Peninsula Community Church
Where’s the Balance: Condemnation or Conviction?
August 2, 2015
Romans 8:1-4 – There is therefore now no condemnation for those who are in Christ Jesus. For the law of the Spirit of life has set you free in Christ Jesus from the law of sin and death. For God has done what the law, weakened by the flesh, could not do. By sending his own Son in the likeness of sinful flesh and for sin, he condemned sin in the flesh, in order that the righteous requirement of the law might be fulfilled in us, who walk not according to the flesh but according to the Spirit.
Before I begin this message, I must confess that my name is Bob Odom and I am addicted to condemnation. Now, before you judge me or add to my condemnation you need to know that I am recovering from this addiction but none the less it raises it head every so often. I, for one, can relate to what Charles Spurgeon, the great pastor of the late 1800’s said. He made the following statement. “I have struggled against inward sin and rejoiced in full justification at the same time.” Spurgeon was one of the greatest pastors of all times. His writings and books are just as popular today as they have ever been. Many are not aware of this but this great preacher struggled with depression all of his life. He faced intense bouts with depression and possible bi-polar anxiety. He would often go several weeks at a time where he would be confined to his home because of the depth of the depression which came from his sense of inadequacy, the criticisms that were leveled at him, and the fact that he was sick so often. In spite of this, he is credited with winning hundreds to Christ through his ministry and outreach.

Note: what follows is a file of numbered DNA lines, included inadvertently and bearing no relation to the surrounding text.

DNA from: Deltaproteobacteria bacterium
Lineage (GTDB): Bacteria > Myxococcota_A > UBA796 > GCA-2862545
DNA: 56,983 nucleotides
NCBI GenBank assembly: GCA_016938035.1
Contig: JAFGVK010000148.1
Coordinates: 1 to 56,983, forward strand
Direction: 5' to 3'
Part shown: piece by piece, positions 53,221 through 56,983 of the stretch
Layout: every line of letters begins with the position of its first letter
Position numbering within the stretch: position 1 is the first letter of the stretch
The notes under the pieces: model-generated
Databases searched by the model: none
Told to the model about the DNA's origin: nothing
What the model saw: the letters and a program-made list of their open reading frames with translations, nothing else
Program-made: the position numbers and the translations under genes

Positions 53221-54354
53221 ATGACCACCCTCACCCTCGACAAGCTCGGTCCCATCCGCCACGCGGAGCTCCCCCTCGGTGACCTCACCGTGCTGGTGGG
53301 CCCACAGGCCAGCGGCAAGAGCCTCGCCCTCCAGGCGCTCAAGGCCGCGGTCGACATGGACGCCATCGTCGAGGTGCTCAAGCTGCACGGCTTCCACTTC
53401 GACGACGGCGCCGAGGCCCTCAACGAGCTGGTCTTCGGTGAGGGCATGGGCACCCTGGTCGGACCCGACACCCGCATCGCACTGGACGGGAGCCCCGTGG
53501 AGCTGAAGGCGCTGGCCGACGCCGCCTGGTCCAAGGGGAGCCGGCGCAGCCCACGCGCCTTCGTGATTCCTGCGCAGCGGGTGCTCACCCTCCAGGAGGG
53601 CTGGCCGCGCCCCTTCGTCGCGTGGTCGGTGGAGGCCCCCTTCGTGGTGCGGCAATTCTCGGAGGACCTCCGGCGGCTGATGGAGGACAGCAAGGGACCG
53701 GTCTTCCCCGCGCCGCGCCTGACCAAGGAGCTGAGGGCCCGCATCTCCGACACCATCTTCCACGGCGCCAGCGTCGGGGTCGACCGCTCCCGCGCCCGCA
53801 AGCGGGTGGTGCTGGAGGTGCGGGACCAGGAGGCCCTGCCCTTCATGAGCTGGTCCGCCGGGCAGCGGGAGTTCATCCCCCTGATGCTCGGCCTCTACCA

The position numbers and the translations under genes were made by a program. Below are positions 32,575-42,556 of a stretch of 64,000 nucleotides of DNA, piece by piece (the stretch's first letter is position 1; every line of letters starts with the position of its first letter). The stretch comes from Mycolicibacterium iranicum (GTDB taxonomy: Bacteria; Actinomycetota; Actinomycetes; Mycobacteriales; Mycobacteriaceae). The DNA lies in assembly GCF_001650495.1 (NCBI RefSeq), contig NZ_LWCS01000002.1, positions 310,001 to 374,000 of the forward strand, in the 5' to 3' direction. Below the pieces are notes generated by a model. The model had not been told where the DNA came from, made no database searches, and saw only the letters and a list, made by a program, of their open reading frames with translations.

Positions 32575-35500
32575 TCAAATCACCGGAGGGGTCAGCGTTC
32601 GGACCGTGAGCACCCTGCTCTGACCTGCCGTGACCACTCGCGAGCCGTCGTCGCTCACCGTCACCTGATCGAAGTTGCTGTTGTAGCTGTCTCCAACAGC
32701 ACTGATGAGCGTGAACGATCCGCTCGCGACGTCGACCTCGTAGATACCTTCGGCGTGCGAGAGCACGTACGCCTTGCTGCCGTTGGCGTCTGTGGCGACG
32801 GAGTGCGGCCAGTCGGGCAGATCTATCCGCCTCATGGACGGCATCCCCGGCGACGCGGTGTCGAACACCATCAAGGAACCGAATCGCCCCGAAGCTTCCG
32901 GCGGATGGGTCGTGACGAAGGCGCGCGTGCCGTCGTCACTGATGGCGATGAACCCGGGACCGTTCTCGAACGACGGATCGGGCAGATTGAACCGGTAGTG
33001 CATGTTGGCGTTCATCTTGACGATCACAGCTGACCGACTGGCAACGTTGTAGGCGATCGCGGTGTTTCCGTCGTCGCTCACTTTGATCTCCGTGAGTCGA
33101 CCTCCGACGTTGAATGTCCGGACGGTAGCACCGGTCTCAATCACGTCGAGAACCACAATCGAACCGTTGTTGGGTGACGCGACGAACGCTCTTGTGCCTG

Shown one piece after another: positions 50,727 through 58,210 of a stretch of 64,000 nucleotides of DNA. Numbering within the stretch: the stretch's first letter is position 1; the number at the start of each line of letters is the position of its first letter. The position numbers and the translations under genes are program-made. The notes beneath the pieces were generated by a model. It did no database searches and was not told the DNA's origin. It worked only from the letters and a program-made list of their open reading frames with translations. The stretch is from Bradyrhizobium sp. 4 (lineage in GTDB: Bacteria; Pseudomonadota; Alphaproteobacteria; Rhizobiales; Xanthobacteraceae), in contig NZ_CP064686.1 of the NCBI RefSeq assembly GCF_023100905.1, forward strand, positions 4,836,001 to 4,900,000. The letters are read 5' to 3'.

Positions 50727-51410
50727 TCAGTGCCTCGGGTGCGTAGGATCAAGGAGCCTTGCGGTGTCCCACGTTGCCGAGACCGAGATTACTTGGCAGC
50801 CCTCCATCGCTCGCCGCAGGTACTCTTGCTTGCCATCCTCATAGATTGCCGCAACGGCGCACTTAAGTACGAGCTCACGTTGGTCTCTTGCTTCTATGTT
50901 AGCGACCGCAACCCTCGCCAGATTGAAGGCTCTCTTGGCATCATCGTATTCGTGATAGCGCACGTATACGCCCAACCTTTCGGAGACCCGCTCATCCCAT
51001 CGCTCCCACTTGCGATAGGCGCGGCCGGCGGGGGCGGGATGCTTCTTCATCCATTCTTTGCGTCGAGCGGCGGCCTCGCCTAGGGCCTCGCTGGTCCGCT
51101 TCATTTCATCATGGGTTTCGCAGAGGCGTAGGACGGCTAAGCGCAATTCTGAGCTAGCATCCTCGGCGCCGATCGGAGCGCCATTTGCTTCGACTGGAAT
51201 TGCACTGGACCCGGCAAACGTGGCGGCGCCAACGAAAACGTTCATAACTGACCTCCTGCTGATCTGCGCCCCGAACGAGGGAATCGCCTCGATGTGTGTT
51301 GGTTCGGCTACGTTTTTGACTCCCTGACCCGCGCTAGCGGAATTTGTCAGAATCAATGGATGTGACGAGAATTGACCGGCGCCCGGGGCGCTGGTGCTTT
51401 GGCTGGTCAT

Personally, I can feel his pain as I have often struggled with not feeling good enough and being unacceptable to God and to people. But, if the truth be known, we all deal with this addiction from time to time. We all fight the battle of acceptance. We all fight the battle of being good enough. We all fight the battle of feeling we have failed and feeling that we could have done more in certain situations. The pain of this is enhanced by the words spoken by others and by the accusations leveled at us from others as well as the enemy of our souls, the accuser of the brethren (Revelation 12:10). Now, while I admit this addiction to you, I am here to bring you hope and a promise just as I have received this hope and promise for my life.
Paul begins this passage with the statement. “There is therefore now no condemnation.” To understand why he makes this statement, we have to understand that in terms of Paul’s writings he did not pause here as suggested by the break between the two chapters. In fact, he continues his discussion from chapter 7. In chapter 7, we find Paul dealing with the struggle so many of us have. We want to live holy and we want to do the right thing, but if seems the things we should do, we do not do. The things we should not do, we do. It is an endless cycle of failure. The result is a struggle that results in judgment and condemnation. We see this in Paul’s words in Romans 7:24. “Oh what a wretched man I am. Who will deliver me from this body of death?” Paul then continues in Romans 8 to answer his own question.
So with that in mind let us look at the subject of condemnation. First of all, we must understand there is a difference between conviction and condemnation. One comes as a result of the accuser of the brethren while the other is motivated by the power of the Holy Spirit. Both conviction and condemnation have similarities and both start at the same point. They begin with truth but they quickly differ from there.